‘Hi-ho, hi-ho’ it’s off to work Wall Street’s bulls go. But for Slack (NYSE:WORK) and following an earnings disappointment, investors have their work cut out for them. Let’s look at what’s happening with Slack stock, as well as one well-aligned, risk-adjusted strategy to position more smartly.
It was a good past week for business, at least as far as bearish investors were concerned. The leading tech-heavy Nasdaq Composite, which has kept businesses healthier and more productive in today’s socially-distanced reality, tanked roughly 4%. And that was far from the worst of it.
Apple (NASDAQ:AAPL), the world’s largest company, nearly doubled the index’s losses and backtracked roughly 7.5%. Amazon (NASDAQ:AMZN) saw 5.4% trimmed from its trillion-dollar plus valuation. EV giant and ever influential Tesla (NASDAQ:TSLA) crashed almost 11%. And WORK fared even worse with its decline of about 12%.
Larger losses in growth stocks during corrective periods should be expected. Regardless of excuses ranging from seasonality, harder to defend valuations or escalating trade war fears, stocks that have gone up on overconfident expectations are generally more vulnerable to fiercer declines as sentiment bearishly swings the other way. But don’t make the mistake of lumping Slack stock’s relative weakness into that group.
The stay-at-home business platform collaboration tool’s steep weekly loss was largely tied to an earnings release which weighed on shareholders. Moreover, those issues continue to hinder WORK stock despite Monday’s happier broad-based, ‘hi-ho, hi-ho’ bargain-hunting spirit helped along by fresh Covid-19 vaccine hopes.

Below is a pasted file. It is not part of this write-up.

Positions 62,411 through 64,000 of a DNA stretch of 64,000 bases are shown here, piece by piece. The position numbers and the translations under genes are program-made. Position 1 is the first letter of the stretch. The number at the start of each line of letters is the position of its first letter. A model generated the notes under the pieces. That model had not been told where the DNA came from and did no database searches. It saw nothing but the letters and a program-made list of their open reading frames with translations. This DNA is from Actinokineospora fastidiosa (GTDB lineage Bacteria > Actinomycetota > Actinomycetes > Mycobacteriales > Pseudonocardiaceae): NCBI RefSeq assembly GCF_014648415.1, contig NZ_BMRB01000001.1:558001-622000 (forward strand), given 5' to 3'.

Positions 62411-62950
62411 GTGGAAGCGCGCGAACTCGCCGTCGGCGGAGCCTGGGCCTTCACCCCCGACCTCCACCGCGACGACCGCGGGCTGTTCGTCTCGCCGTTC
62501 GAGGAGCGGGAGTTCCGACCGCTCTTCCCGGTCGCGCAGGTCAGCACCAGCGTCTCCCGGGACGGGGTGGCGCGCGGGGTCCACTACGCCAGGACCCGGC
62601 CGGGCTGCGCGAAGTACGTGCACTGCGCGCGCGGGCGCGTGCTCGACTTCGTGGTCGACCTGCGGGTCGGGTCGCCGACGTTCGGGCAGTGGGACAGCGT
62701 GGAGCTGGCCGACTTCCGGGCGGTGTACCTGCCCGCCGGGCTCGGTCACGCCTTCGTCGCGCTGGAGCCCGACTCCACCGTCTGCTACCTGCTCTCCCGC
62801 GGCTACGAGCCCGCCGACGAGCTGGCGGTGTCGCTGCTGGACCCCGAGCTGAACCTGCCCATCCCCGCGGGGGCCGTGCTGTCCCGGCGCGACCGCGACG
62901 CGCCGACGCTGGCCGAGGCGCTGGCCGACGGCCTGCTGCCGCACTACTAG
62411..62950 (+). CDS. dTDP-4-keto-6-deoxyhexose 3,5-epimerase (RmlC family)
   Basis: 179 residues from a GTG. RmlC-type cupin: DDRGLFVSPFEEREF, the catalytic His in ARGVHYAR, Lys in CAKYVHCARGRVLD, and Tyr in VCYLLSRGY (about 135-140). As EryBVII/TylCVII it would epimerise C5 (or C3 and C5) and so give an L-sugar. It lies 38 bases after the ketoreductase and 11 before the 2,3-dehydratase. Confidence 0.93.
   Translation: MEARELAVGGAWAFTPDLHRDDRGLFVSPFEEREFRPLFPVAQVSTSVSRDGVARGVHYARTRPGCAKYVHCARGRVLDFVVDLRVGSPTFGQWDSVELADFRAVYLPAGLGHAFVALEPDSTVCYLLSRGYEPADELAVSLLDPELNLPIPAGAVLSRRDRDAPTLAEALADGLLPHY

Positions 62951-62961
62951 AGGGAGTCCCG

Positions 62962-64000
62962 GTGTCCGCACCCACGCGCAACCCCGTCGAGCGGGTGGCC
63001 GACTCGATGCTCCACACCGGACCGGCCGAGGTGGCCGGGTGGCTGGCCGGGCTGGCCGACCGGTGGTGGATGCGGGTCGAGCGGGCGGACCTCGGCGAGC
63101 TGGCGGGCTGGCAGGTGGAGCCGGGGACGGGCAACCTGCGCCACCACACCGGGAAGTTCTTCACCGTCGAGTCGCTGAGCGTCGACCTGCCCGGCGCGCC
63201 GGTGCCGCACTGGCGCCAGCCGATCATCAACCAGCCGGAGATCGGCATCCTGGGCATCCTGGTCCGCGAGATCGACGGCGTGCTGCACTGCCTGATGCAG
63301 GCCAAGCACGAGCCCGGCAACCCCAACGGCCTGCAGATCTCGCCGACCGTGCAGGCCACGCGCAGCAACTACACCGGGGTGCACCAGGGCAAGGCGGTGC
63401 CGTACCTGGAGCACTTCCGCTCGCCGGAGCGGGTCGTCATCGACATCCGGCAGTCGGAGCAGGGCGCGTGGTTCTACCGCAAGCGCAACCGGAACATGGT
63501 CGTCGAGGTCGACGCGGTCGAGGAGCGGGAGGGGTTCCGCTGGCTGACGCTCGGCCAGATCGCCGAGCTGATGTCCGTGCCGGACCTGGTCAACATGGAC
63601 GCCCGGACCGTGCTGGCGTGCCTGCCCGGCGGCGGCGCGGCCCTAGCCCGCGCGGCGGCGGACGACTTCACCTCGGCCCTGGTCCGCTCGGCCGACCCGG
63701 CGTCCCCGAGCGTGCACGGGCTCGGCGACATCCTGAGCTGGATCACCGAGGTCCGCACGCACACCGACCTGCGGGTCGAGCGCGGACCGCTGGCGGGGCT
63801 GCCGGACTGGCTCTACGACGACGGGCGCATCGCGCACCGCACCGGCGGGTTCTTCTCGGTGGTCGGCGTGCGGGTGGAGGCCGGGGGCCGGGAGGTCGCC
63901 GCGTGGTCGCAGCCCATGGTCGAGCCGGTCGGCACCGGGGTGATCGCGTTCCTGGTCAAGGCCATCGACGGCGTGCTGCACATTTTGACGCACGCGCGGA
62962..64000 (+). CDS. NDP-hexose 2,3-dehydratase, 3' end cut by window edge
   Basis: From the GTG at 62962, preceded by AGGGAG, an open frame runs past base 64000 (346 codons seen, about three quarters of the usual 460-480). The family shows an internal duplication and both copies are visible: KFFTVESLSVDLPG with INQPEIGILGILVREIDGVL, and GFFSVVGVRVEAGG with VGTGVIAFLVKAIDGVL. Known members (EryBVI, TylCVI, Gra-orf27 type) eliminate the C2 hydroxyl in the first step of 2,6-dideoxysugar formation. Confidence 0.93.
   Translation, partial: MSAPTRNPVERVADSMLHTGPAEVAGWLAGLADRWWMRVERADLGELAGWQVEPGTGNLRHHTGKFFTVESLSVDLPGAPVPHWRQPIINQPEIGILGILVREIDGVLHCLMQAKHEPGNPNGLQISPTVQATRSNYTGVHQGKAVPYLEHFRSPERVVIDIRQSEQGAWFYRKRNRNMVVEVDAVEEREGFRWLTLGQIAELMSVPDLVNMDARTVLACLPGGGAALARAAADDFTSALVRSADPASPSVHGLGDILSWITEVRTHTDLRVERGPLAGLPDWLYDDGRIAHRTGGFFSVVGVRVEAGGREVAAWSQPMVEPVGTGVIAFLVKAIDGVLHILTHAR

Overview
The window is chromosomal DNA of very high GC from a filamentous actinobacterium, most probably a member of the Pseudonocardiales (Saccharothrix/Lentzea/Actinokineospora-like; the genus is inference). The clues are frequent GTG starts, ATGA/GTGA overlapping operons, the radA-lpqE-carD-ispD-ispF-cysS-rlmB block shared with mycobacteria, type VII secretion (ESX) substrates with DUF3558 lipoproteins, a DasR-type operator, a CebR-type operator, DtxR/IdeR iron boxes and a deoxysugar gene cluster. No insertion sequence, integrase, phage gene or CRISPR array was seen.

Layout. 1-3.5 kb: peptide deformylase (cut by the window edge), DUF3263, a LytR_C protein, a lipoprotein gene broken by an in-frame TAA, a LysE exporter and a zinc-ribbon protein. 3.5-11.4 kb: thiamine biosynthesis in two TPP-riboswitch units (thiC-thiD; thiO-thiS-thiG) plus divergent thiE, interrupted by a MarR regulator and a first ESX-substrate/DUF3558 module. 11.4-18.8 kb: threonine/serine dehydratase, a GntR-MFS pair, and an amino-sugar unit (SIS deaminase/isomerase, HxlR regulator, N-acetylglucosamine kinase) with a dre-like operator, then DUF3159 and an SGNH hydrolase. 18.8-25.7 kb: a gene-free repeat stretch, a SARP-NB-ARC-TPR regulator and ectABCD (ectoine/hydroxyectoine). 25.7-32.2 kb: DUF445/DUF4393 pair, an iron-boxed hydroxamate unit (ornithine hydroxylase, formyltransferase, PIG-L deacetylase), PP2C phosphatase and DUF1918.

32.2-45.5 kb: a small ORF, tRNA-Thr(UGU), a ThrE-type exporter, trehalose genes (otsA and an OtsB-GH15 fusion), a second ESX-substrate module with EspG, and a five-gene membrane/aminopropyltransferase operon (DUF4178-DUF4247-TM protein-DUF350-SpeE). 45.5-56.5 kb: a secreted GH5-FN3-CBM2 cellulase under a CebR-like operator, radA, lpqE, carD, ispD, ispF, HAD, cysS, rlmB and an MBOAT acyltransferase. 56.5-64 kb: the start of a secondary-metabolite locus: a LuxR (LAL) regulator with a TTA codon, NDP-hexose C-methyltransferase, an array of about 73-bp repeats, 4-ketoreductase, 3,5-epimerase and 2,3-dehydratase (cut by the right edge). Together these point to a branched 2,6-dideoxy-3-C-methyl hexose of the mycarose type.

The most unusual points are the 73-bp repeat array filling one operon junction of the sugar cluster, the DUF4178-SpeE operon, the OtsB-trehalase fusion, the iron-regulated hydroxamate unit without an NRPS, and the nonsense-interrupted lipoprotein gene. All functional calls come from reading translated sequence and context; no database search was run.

In a nutshell, Slack topped earnings and sales views and boasted solid mid double-digit growth on more than a few metrics. Sounds good, right? It was, but one item, weaker-than-expected and declining calculated billings, appears to have drawn the ire of shareholders.
Combined with a rich valuation, expectations raised by peer Zoom Video’s (NASDAQ:ZM) recent massive beat, and software giant Microsoft’s (NASDAQ:MSFT) fast-growing, competing Teams product, it was an even easier decision for many WORK investors to reduce exposure.
Slack Stock Weekly Price Chart
Source: Charts by TradingView
Another source of concern facing WORK stock investors is the Slack price chart.
Into early July shares had been working on a technically constructive handle consolidation. Stationed in the right side of a well-shaped cup base, the smaller price contraction was supported by the 50% – 62% retracement levels. The bullish pattern should have resulted in a breakout. That’s particularly true given the Nasdaq’s own strength and record-setting run which continued through August. It didn’t work out that way though.
WORK shares instead faltered, then failed the pattern altogether by late July. A lower-high followed by a fresh post-earnings lower-low have now established a bearish downtrend channel. Along with stochastics showing no signs of countering the weak price action, shares breaking beneath the cup’s 50% level and midfield line associated with Slack’s March Covid-19 bottom, bullish investors have their work cut out for them. And it could get a lot worse before a meaningful bottom might surface.
For the time being, waiting on weekly confirmation of a bottoming candlestick supported by a stronger stochastics setup makes sense. And to ensure an ongoing trading business, if a decision to buy WORK is eventually made, I’d strongly recommend a married put or collar strategy to hedge always possible, larger but avoidable stock risk.
On the date of publication, Chris Tyler did not hold, directly or indirectly, positions in any of the securities mentioned in this article.
Chris Tyler is a former floor-based, derivatives market maker on the American and Pacific exchanges. The information offered is based on his professional experience but strictly intended for educational purposes only. Any use of this information is 100% the responsibility of the individual. For additional market insights and related musings, follow Chris on Twitter @Options_CAT and StockTwits.